Let's protect your family with life insurance
We all want to provide for our family, whether we have a new baby or a couple of teenagers. So we work hard to pay the mortgage and put food on the table. But what would happen to your loved ones in the event of your death? If they could not rely on your salary, how would they manage financially?
Family life insurance, another way of describing life insurance, pays out a lump sum or a regular income on death and can offer a financial lifeline to grieving relatives. A policy could, for example, clear the mortgage or any other debts so your family would not have to worry about losing the roof over their heads. It could also cover day-to-day expenses or even a specific commitment, such as school fees.
There are various different types of life insurance. Term insurance is the simplest and often the cheapest because it pays out only if you die within the defined term. For example, you might take out a 25-year plan so the policy would pay out if you were to die in the next 25 years. Your family would get nothing if you were to die after the end of the term.
You can buy level term insurance, where the pay-out remains the same whether you die in year one or year 25. Or you can arrange decreasing term insurance so the pay-out gets gradually smaller. For example, a policy might pay out £100,000 in year one but only £5,000 in year 25.
Decreasing term insurance is often linked to a repayment mortgage because the amount you owe the lender dwindles over time.
Another option is family income benefit. Here, instead of a lump sum pay-out, the insurer commits to paying a set monthly income from the time of the claim to the end of the agreed policy term.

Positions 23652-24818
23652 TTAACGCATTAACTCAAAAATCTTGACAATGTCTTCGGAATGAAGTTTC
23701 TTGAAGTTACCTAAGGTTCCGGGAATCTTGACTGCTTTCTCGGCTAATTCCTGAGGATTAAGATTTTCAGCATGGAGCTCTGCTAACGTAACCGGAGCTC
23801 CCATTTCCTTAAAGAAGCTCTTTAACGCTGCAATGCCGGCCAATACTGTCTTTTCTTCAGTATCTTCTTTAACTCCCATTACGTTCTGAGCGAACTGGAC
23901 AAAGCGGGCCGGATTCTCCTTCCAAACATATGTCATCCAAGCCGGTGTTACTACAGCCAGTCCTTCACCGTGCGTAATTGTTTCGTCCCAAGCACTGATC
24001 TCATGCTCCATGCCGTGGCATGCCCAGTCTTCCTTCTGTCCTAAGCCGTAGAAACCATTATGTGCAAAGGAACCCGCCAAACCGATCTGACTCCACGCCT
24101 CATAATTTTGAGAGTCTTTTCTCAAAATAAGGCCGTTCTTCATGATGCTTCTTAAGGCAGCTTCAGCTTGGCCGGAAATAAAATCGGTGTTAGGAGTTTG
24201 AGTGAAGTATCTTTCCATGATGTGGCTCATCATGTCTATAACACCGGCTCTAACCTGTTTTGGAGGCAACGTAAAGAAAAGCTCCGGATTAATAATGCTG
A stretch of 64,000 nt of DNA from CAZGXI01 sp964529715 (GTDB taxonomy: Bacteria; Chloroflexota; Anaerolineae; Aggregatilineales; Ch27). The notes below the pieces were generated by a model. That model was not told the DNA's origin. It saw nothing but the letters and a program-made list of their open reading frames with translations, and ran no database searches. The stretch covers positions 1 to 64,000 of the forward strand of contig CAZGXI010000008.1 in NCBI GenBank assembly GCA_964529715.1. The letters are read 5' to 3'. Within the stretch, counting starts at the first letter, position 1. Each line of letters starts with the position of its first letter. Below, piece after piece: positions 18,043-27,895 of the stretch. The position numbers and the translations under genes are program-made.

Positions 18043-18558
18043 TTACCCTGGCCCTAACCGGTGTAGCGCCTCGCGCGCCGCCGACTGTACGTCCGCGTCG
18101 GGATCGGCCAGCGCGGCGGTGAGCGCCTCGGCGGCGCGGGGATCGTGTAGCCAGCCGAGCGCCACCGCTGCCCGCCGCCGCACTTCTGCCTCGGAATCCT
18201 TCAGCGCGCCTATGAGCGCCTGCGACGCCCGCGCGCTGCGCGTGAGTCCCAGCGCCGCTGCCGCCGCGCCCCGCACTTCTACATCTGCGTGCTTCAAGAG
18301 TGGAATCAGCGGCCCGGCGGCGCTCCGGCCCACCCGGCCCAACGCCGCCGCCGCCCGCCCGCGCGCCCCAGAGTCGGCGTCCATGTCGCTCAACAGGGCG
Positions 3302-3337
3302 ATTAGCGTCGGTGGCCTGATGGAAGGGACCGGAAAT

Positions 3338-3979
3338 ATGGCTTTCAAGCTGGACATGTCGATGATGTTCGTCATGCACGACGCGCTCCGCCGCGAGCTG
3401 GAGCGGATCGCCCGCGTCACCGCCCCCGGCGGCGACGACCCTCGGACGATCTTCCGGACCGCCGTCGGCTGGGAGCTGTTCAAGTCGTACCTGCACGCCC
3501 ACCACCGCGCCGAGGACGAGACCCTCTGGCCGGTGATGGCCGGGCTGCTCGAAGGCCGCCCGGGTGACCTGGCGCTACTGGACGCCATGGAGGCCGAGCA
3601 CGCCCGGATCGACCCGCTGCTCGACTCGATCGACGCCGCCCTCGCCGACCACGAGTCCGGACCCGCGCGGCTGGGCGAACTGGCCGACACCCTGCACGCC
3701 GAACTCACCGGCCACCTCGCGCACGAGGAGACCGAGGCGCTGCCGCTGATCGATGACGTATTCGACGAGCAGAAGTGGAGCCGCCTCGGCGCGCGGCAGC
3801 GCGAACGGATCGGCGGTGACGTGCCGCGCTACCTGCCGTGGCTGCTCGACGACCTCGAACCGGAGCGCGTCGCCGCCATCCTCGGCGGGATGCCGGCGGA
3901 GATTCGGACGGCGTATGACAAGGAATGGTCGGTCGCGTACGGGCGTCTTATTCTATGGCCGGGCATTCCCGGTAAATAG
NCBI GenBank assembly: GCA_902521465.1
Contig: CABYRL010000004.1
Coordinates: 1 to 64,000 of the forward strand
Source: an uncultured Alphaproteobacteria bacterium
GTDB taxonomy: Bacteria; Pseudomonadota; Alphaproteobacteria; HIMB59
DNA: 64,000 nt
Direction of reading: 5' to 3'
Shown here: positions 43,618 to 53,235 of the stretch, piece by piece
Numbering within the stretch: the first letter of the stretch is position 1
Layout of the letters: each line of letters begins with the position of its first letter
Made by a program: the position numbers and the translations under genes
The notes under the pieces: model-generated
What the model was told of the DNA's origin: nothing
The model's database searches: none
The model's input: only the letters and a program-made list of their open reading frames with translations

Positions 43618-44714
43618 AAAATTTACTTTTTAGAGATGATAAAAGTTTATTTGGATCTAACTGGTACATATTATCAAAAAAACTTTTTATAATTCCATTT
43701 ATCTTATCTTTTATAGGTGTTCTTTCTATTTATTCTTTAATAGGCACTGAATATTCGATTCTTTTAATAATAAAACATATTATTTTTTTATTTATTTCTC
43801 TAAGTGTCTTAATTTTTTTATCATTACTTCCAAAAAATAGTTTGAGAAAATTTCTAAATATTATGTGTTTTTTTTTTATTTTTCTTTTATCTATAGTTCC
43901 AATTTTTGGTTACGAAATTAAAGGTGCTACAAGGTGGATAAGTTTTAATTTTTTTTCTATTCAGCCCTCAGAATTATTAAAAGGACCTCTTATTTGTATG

A regular income can be easier to manage as it can simply replace your salary. Premiums can also be cheaper as the longer you live, the less the insurer has to pay out.
The premiums for both level and decreasing term insurance and for family income benefit are fixed throughout the policy term. However, decreasing term insurance and family income benefit tend to be cheaper than level term insurance.
Whole of life cover
Whole of life assurance is different because it pays out whenever you die. It is usually linked to an investment such as a pension or an endowment policy and is often the most expensive type of cover because a claim is inevitable (which is why it’s called assurance; insurance is for something that might happen). The premiums could also go up if the investment performance is poor.
Amount of cover
The amount of cover you need depends largely on your personal circumstances and your budget. If you have several young children, for example, you may need more cover than someone with one older child.
The size of your mortgage can also help to determine the size of the sum insured.
Check, too, whether you have any existing cover. For example, your employer might offer death-in-service benefit, which could pay a lump sum of around four times your annual salary if you were to die while still employed by the firm.